Waipā District Council is sending out teams of elected members and staff to 11 towns and villages for at least 22 events to gather public input for a 30-year plan on how the district manages growth and development.
The six-week-long engagement will seek comment on Ahu Ake – the Waipā council’s draft Community Spatial Plan. When finalised, the plan will lock in a 30-year blueprint and guide how Waipā manages issues ranging from growth and housing to economic development, arts and culture, transportation and more.
The council’s group manager for strategy Kirsty Downey said direct engagement last year with partners and key stakeholders, including mana whenua, had provided the council with a clear “first-cut” direction on key issues.
“That’s provided a good baseline and means we’ve been able to put some initial lines in the sand. Now it’s time for the community to see what these broad principles might mean for their own towns and neighbourhoods,” Downey said.
“This is not pie-in-the-sky stuff; we are coming at it from a very practical lens. Ahu Ake will have a direct bearing on our future and on the future of our children and grandchildren growing up in Waipā.
“There are some really important conversations to be had around issues like climate change, housing intensification and transport links. We need those conversations now, so the council can reflect community priorities in plans and budgets.”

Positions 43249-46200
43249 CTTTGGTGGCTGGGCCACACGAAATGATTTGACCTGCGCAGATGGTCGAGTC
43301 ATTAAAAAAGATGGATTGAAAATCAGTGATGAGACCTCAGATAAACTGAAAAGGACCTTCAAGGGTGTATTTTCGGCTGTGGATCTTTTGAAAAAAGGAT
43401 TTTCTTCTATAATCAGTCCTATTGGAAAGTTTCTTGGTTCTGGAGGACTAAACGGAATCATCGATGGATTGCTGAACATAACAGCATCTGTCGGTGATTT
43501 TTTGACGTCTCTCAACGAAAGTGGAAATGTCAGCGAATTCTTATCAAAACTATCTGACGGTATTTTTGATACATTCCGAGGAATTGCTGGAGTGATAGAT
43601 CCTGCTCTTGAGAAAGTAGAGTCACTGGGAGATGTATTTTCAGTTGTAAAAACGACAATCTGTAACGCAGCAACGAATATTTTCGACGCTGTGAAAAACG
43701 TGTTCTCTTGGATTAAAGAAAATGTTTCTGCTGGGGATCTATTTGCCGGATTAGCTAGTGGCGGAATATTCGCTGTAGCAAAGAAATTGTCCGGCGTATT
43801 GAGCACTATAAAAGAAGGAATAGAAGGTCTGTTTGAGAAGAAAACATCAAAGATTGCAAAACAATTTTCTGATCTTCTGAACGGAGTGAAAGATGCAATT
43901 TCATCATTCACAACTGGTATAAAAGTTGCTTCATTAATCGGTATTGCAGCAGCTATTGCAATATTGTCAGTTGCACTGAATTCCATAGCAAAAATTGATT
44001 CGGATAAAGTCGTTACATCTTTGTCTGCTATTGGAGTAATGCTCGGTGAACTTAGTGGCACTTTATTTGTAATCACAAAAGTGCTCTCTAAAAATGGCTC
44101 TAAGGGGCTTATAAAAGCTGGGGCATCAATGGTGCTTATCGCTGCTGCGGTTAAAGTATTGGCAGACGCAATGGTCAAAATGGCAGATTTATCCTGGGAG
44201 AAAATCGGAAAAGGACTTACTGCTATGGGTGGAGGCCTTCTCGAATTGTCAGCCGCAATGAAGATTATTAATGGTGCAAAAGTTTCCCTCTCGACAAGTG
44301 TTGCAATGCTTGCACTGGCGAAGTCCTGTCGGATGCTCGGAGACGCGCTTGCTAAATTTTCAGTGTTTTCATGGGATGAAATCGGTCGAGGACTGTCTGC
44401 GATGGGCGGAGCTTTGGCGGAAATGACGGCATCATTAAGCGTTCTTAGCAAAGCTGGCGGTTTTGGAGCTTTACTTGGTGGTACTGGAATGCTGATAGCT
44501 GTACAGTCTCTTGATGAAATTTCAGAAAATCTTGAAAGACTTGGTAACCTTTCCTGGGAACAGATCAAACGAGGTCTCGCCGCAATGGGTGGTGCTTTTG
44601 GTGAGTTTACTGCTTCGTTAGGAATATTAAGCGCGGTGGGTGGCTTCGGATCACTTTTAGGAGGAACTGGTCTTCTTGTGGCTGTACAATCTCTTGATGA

Mayor Susan O’Regan expects all councillors will be personally involved in the roadshow, fronting up to their own communities to talk directly with people about issues important to them. Council staff will also be available to answer questions.
“Personally, I think it’s really important we hear first-hand about what people want the future for Waipā to look like and why,” O’Regan says.
“It’s a fantastic opportunity for all of us to connect with the people, towns and neighbourhoods we represent. A huge amount of effort has gone into making it easy for people to be involved in this process, and I’m looking forward to it.”
Community events will be widely advertised in a range of channels, including media, flyers online, neighbourhood noticeboards and through the council’s Facebook page.
People can also have their say online at ahuakewaipa.nz/have-your-say and via a hard-copy survey available at Waipā council offices and libraries.
Community consultation closes on March 27, with all feedback pulled into a comprehensive report that will be publicly available. A final Community Spatial Plan will be presented to the council for adoption in September.